Bornstein was selected by Portland Timbers in the 2010 MLS Expansion Draft. In doing so, Portland retained his MLS rights should he ever return to the league. On February 13, 2013, Portland traded Bornstein's MLS rights back to Chivas USA with allocation money for midfielder Ben Zemanski.
Bornstein was transfer listed by Tigres on November 19, 2012.
Bornstein got his first cap, and first goal on an assist from Justin Mapp, for the U.S. national team on January 20, 2007 against Denmark. As 2007 continued, Bornstein became the first choice left back for Bob Bradley, now at the helm of the national team. He played for the U.S.A. in Copa América 2007. He received his first World Cup Qualifying appearance in a start against Guatemala in the semifinal round of World Cup Qualifying.
In 2008, Bornstein lost his starting place to Heath Pearce and also struggled with injuries. He started the group stage matches at the 2009 FIFA Confederations Cup but was relegated back to the bench when Carlos Bocanegra returned from injury.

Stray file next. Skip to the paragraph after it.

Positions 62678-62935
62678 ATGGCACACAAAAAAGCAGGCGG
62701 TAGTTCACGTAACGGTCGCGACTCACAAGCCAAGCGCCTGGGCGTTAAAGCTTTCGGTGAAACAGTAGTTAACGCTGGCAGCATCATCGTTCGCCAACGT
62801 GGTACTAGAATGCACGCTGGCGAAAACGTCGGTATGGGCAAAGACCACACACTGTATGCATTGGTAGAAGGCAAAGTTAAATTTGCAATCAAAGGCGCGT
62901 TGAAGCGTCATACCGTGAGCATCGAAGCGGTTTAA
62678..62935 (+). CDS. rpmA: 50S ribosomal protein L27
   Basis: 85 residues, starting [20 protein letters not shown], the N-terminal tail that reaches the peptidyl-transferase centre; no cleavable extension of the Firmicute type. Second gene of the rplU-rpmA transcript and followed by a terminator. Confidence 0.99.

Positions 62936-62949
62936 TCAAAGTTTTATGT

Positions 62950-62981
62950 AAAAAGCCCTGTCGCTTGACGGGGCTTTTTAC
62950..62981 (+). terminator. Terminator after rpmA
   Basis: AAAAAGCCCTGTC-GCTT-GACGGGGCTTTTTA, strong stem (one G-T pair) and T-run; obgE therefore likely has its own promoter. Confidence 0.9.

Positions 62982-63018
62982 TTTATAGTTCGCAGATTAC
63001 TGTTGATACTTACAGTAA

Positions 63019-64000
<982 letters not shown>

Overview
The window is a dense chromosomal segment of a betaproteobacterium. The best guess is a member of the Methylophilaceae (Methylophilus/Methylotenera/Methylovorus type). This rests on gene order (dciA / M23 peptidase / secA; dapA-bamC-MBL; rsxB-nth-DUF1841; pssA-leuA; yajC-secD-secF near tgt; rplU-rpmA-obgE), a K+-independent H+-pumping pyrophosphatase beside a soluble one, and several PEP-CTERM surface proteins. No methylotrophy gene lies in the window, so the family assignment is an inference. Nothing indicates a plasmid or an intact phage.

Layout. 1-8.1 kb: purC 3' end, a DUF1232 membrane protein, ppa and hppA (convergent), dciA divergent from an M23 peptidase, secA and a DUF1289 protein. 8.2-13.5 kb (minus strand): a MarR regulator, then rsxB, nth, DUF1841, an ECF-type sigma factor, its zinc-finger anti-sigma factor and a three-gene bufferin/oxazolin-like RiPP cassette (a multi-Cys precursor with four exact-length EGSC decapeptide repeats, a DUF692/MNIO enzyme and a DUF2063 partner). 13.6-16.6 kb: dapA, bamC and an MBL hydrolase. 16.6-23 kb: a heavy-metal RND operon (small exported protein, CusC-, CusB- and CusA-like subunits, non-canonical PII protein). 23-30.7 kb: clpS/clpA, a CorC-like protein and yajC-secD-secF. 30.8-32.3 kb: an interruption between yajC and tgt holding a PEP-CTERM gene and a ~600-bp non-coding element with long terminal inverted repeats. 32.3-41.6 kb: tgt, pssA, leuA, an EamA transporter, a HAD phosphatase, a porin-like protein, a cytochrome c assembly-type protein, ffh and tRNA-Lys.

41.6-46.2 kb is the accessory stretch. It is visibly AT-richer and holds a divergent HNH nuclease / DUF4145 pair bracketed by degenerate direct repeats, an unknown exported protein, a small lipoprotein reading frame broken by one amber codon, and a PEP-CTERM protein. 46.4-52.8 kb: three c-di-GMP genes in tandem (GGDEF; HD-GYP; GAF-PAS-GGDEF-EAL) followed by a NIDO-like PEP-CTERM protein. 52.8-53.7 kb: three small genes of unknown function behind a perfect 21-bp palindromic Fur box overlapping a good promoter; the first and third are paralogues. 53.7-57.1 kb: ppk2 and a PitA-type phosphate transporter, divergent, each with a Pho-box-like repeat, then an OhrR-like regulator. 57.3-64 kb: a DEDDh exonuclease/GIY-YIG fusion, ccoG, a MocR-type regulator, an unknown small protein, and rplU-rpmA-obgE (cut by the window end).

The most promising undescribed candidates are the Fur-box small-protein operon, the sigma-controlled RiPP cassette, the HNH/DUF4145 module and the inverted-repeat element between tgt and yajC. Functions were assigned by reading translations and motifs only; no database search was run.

After the Confederations Cup, Bornstein eventually replaced Pearce as first-choice again and remained so for the rest of the qualifiers. He scored the equalising goal in the United States' final World Cup qualifier against Costa Rica in the fifth minute of injury time. The goal meant that Honduras, when combined with their win over El Salvador, qualified automatically for the 2010 World Cup.
After sitting out the first two group-stage games for the United States in the 2010 World Cup, Bornstein started at left back against Algeria in the final group play game and against Ghana in the round of 16.
|01.||January 20, 2007||Home Depot Center, Carson, USA||Denmark||2 – 1||3 – 1||Friendly|
|02.||October 14, 2009||RFK Stadium, Washington, USA||Costa Rica||2 – 2||2 – 2||World Cup Qualifier|
- As of August 8, 2013.
|Club performance||League||Cup||League Cup||Continental||Total|
|USA||League||Open Cup||League Cup||North America||Total|
|2006||Chivas USA||Major League Soccer||32||6||0||0||0||0||0||0||32||6|